Fix A Blown-Out Sky In Under 60 Seconds In After Effects
Capturing your foreground under bright conditions can easily blow out the sky in your shot. Learn how to fix the problem with this step-by-step tutorial.
Top image via Shutterstock.
Sky replacement tutorials are a dime a dozen on YouTube, and each educator will often have their own method, using a variety of different effects and techniques. The following method won’t explain how to replace a perfectly captured sky with something a little different. It will, however, show you how to replace a blown-out sky with something more pleasing to the eye.
It’s very easy and very fast. It took me only 54.3 seconds, to be exact, to implement the effect ready for grading and export.
The technique requires a sky that has entirely clipped with no visible blue or clouds. This is usually the result of shooting into the direction of the sun and exposing for the foreground. Of course, this is one shooting practice that you want to avoid. You can correct this by filming with the sun to your back, using a graduated neutral density filter, or using a surplus of lighting to expose for the sky and light the foreground. Alternatively, if you’re unable to film in the opposite direction, you can wait for a later time in the day.
Nonetheless, there may be a reason why these alternative approaches are not possible and you have to shoot facing the sun and work with a blown-out sky. Fear not. Here is how you can fix your footage under sixty seconds.
Before we start, you need a photograph of the sky that is the same size (or larger) than your composition.
Create a New Composition
Import your video file and the sky photo. Bring both files into your timeline, and place the sky beneath the video file.
Luma Key Effect
Add the Luma Key effect to the video file, and change the key type to Key Out Brighter. Then increase the threshold until your image returns with the sky image below now filling the sky in the video file. This is something that will be different with every clip. For my shot, 200 is perfect.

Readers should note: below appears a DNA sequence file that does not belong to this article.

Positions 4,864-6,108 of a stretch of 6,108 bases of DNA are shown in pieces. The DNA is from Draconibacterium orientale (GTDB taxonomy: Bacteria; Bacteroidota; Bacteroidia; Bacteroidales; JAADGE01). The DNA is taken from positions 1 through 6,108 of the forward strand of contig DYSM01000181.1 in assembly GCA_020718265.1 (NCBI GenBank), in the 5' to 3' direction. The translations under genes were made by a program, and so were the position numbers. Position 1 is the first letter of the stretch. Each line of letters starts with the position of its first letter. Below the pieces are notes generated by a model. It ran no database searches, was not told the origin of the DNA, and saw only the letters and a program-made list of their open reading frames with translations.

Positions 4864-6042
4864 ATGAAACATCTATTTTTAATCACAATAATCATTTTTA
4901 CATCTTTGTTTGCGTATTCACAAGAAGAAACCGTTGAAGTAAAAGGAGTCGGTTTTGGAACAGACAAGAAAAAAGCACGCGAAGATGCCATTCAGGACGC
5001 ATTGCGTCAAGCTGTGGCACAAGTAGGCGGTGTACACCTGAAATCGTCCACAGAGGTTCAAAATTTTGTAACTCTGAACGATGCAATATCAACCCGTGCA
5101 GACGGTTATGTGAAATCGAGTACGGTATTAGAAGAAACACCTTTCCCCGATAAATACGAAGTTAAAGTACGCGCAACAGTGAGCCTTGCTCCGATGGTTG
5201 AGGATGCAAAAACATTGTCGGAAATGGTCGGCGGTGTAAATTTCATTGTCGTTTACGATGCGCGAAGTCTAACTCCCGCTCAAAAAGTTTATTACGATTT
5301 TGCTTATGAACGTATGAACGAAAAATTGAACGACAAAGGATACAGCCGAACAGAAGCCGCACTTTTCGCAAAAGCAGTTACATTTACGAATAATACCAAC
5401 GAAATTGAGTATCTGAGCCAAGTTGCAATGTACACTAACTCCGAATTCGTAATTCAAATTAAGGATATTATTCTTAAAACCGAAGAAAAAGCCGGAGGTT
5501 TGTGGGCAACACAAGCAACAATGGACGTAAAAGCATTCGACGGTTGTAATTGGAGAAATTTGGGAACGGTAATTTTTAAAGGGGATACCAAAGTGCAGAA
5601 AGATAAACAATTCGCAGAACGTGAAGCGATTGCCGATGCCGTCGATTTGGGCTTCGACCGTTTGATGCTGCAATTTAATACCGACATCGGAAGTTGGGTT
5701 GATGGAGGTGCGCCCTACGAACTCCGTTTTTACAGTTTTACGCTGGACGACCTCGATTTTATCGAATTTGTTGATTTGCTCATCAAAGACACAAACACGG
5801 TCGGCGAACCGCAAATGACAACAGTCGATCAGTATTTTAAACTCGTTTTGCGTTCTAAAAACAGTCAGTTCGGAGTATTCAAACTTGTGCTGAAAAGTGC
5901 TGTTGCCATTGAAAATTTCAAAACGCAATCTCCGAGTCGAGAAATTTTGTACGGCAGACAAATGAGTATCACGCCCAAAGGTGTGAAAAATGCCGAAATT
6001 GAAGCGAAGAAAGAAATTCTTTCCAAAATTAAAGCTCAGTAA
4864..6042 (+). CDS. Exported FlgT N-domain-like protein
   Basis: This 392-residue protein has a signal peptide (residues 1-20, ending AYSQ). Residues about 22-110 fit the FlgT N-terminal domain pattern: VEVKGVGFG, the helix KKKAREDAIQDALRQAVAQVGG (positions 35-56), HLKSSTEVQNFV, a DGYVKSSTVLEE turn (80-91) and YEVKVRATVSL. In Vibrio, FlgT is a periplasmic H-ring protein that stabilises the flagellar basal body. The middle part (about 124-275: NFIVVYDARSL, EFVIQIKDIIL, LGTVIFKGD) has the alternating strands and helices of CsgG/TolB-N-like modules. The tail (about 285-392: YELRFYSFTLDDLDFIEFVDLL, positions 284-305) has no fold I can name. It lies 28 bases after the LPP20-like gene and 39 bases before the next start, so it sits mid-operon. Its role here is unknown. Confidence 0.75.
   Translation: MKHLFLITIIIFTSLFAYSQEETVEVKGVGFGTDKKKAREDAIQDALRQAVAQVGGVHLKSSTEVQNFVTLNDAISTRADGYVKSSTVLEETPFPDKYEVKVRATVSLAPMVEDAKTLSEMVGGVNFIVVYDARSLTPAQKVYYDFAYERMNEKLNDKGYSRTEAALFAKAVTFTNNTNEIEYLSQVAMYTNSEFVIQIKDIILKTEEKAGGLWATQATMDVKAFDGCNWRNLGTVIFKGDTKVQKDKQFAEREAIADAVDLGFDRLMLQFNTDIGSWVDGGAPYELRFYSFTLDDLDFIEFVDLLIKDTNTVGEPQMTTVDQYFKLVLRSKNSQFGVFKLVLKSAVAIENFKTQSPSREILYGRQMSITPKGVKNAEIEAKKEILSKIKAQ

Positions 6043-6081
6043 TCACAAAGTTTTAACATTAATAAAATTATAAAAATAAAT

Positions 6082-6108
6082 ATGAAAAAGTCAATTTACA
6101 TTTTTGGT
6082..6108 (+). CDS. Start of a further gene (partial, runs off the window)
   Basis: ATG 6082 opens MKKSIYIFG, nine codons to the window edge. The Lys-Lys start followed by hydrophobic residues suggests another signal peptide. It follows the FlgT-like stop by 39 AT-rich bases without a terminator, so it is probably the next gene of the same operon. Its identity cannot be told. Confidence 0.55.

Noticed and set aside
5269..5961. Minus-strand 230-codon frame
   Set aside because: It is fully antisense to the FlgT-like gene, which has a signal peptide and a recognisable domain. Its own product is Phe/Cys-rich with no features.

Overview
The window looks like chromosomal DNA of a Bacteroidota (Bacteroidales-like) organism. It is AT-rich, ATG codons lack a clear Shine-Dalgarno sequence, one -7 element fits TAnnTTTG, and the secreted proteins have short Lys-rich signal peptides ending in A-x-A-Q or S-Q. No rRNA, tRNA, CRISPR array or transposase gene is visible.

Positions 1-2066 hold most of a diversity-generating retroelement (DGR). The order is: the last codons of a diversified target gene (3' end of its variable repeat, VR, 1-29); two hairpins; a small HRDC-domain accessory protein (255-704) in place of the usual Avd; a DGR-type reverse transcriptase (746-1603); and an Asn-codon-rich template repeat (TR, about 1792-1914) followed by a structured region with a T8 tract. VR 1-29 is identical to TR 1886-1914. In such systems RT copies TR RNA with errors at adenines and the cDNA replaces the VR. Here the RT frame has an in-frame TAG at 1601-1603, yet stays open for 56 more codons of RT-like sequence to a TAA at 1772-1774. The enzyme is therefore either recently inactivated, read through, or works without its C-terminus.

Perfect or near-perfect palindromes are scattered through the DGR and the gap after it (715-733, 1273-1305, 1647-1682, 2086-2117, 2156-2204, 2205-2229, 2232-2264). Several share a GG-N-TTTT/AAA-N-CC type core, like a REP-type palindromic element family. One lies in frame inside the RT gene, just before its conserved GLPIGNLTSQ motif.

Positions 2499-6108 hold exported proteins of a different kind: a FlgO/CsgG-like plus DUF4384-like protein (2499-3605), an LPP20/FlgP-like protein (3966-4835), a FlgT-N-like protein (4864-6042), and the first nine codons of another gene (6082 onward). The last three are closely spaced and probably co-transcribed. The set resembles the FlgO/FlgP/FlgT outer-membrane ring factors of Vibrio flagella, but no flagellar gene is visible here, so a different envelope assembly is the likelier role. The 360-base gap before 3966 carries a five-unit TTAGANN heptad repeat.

Unfortunately, we are now left with a thin white line around some edges in our image.
Refine Soft Matte
To fix this, add a Refine Soft Matte to the video file. This may be enough for some people. However, in shots like mine that include foliage, you will need to play around with the settings to refine the effect. The settings you will need to adjust depending on your footage are contrast, shift edge, and decontamination amount. If necessary, you can also change the Edge Feather setting on the Luma Key effect in the video file.
Finally, before the video clip is ready for export or grading, adjust the brightness, saturation, or lightness of the sky to match the video file.
This is a great way to quickly replace a blown-out sky, and removing any highlight issues with foliage or small objects that bleed into the blown-out highlights.
- If you have a moving shot, simply track the movement and apply it to the cloud layer.
- If you have sourced your sky image from a stock image website, you may want to add a Gaussian Blur (5-10) to the sky to take the crispness away from the picture.
- When filming, if you know that this shot will ultimately be a “fix it in post” job, make sure you grab a variety of well-exposed sky photographs to use later.
Do you have other tips for correcting a blown-out sky? Share in the comments.